Built as a government house by the Spanish in 1610, this adobe landmark is the oldest American public building still in use. Beneath the long portal (arcade) facing the Plaza, local Pueblo Indian artisans sell jewellery and traditional handicrafts. Inside, period rooms and exhibits from an extensive collection highlight key events in Santa Fe and regional history. The Palace is the cornerstone of the New Mexico History Museum, which is set in a bright, contemporary building next door. Its engaging exhibits present a fresh look at south-western US history from a variety of perspectives.

Address: , , ,
Telephone: +1 505 476 5100.
Opening times:

Daily 1000-1700 (May-Oct), Tue-Sun 1000-1700 (Nov-Apr).

Website: http://www.palaceofthegovernors.org
Admission Fees:

Yes

Disabled Access: No
UNESCO: No

New Mexico Museum of Art

There are more than 20,000 pieces of art in the state's oldest art museum whose collection showcases south-western artists and includes major pieces by Georgia O'Keeffe. The 1917 building, on the western corner of the Plaza, is in a Pueblo Revival architectural style. Along with many of its original paintings, the museum stages exhibitions that highlight a broad range of contemporary artists. It also features two sculpture gardens. This is a good place to begin exploring art of the southwest.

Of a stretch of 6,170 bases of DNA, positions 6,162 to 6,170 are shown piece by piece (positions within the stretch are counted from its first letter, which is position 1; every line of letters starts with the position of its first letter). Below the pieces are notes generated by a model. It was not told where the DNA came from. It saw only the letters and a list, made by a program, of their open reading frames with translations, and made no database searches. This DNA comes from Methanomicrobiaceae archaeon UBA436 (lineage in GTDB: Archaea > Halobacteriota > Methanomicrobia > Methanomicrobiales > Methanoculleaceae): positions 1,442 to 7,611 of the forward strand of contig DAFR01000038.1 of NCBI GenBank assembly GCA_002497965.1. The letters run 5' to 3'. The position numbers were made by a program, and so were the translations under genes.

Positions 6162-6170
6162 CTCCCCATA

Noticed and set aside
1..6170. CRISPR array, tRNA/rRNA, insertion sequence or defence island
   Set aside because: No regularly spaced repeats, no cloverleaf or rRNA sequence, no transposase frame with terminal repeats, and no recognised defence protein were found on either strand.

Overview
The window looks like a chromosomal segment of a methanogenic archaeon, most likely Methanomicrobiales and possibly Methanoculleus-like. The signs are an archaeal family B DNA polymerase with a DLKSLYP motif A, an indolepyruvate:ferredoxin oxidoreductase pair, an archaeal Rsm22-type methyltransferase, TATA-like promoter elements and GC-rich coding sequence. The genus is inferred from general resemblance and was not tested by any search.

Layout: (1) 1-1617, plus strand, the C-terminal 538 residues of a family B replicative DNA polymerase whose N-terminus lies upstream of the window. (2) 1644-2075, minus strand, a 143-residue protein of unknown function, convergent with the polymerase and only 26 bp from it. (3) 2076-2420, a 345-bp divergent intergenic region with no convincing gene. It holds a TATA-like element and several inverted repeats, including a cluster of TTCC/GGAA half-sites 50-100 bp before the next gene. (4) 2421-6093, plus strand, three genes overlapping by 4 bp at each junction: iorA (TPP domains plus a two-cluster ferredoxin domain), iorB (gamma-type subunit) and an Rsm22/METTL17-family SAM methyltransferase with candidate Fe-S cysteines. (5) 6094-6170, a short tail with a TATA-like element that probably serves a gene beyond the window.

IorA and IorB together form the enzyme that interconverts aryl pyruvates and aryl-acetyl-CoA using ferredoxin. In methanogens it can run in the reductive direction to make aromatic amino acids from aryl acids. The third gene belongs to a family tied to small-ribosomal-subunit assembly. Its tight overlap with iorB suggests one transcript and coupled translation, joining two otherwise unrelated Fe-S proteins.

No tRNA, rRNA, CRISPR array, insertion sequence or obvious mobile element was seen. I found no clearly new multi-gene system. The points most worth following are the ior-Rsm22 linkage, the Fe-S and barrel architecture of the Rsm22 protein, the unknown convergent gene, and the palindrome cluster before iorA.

Address: , , ,
Telephone: +1 505 476 5072.
Opening times:

Sun-Thurs 1000-1700, Fri 1000-2000 (May-Oct), Tue-Sun 1000-1700 (Nov-Apr).

Website: http://www.nmartmuseum.org
Admission Fees:

Yes

Disabled Access: Yes
UNESCO: No

Canyon Road

Stretching for nearly a mile, Canyon Road is Santa Fe's premier arts district, home to more than 100 top-end art galleries. Offerings range from works by early Santa Fe and Taos artists circa 1900 to Native American and Western art as well as contemporary masters. Formerly a dirt track used by Indians and early settlers, Canyon Road is a picturesque place to stroll. Many of the galleries are set in beautifully decorated adobe homes over a century old. Look out for charming gardens and courtyards, towering chestnut trees at El Zaguán, and the kinetic sculptures at Mark White Fine Art.

Address: , , ,
Telephone:
Opening times:

Daily 1000-1700.

Website: http://www.visitcanyonroad.com
Admission Fees:

No

Disabled Access: No
UNESCO: No

San Miguel Mission